Discovering that the Securities and Exchange Commission is considering filing a civil fraud suit against his firm was probably not how Steve Cohen wanted to spend last week, but it happened. If that’s all he’s facing, he may well be relieved. SEC charges can often be resolved through a fine. If the Department of Justice gets involved, the stakes are much higher. The matter of whether the U.S. Attorney is intending to file criminal charges against Cohen or his firm is one of the biggest questions in the case.
The SEC and the DOJ investigate cases separately, although the two will often share information, according to legal experts. But the information flow isn’t necessarily both ways. In some cases, the SEC may not know what the DOJ is planning, or what kind of information, including wiretaps, it has. The DOJ has much more powerful tools at its disposal, including recorded conversations, confidential informants, and undercover agents. All the dogged-yet-underappreciated SEC can do is subpoena documents and conduct interviews.
“Wiretaps are very important in a crime like insider trading that has so many different elements, including the need to show intent,” says Tom Sporkin, a partner at Buckley Sandler and a former senior enforcement official at the SEC. “They provide a window into the defendant in his natural habitat. It’s not staged. He’s not the person sitting in front of the jury with a suit and tie on.”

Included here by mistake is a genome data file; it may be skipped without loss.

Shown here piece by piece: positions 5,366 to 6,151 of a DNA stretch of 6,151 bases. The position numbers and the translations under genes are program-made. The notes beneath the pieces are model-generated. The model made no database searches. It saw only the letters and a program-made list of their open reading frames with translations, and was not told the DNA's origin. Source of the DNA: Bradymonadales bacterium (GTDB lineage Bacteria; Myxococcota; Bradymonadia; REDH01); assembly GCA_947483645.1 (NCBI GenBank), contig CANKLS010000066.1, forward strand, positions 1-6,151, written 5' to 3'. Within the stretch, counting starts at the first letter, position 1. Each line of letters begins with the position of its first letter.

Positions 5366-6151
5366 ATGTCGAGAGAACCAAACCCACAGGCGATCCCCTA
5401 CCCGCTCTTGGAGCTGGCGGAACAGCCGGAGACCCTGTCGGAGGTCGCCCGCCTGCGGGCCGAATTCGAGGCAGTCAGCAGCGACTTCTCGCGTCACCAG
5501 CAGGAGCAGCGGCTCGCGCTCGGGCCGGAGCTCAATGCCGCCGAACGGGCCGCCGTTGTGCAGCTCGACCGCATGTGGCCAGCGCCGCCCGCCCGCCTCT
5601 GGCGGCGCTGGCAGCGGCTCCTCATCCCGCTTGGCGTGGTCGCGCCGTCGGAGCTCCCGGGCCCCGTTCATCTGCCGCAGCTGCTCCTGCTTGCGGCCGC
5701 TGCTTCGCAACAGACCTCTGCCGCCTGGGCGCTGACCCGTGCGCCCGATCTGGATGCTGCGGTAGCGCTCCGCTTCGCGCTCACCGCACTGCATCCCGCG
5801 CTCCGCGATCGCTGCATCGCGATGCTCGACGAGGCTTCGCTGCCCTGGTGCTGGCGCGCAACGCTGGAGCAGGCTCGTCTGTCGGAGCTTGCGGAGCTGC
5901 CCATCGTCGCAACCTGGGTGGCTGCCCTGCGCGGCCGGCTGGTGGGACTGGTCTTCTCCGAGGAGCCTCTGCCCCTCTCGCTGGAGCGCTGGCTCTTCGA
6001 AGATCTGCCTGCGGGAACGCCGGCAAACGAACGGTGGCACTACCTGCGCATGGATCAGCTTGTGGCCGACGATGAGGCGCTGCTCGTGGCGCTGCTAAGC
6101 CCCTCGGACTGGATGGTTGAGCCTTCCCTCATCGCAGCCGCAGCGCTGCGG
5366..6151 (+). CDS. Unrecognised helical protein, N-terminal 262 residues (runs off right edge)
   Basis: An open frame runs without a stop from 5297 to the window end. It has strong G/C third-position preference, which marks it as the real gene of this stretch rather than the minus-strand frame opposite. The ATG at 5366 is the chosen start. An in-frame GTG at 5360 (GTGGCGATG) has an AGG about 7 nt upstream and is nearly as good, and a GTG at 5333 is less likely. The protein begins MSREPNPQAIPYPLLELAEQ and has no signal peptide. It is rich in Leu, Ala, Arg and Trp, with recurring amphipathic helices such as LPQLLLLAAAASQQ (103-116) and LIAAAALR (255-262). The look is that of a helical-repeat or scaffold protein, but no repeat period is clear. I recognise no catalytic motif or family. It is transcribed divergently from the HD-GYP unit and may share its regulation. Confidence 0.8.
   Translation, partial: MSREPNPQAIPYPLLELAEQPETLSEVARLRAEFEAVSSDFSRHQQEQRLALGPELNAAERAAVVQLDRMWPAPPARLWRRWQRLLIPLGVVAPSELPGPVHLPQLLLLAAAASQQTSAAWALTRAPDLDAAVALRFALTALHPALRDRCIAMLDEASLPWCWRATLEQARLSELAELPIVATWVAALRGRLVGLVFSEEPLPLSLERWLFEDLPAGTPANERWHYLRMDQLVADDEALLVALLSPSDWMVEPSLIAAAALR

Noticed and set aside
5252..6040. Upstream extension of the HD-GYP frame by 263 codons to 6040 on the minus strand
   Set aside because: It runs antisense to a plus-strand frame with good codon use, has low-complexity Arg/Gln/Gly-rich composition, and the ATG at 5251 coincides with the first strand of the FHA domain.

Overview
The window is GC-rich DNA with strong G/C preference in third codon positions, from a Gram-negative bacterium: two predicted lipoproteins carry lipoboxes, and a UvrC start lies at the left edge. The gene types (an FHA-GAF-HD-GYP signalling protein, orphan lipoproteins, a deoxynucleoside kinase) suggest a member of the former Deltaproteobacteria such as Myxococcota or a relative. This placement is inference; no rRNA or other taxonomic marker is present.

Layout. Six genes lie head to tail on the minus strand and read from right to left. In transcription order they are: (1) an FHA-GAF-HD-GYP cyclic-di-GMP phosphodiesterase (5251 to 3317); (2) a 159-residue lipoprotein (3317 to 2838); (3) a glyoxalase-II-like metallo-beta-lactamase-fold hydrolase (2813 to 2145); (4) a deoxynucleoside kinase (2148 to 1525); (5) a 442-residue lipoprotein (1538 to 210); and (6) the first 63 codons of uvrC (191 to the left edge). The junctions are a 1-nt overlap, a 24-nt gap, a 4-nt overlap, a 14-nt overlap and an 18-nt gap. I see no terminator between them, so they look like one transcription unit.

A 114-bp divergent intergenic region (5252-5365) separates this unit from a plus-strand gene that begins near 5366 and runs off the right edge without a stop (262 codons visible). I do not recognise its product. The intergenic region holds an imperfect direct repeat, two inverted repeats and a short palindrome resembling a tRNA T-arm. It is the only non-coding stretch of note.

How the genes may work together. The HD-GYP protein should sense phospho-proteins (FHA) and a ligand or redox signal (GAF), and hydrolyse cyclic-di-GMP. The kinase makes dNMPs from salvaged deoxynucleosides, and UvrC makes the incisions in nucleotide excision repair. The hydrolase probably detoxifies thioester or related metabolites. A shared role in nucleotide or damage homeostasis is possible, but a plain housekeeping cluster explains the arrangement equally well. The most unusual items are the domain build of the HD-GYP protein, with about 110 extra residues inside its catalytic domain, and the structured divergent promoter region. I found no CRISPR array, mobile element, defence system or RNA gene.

SAC’s response to last week’s Wells notice is a crucial move in the chess game. A Wells notice notifies the recipient that the SEC is considering filing civil fraud charges. Now SAC may choose to respond in the form of a Wells submission. It’s the firm’s opportunity to try to convince the enforcement staff that they don’t have a case before charges are actually filed.
Chances are, with a case of this magnitude, the SEC isn’t just testing the waters; the commission is likely planning to file civil fraud charges, according to legal experts. The matter of whether to take this opportunity to respond and argue for one’s innocence is a delicate one. “You’ve got to be careful,” Sporkin says. “You’ve got to keep away from getting deep into the facts, because the submission could be used against you.” On the other hand, you don’t want to miss a chance to discourage any proceedings.
During a conference call on Nov. 28, SAC President Tom Conheeney told investors that they would not be responsible for any fines SAC incurred as a result of the SEC’s action, according to Bloomberg News. From SAC’s perspective, a massive fine would hardly be the worst outcome.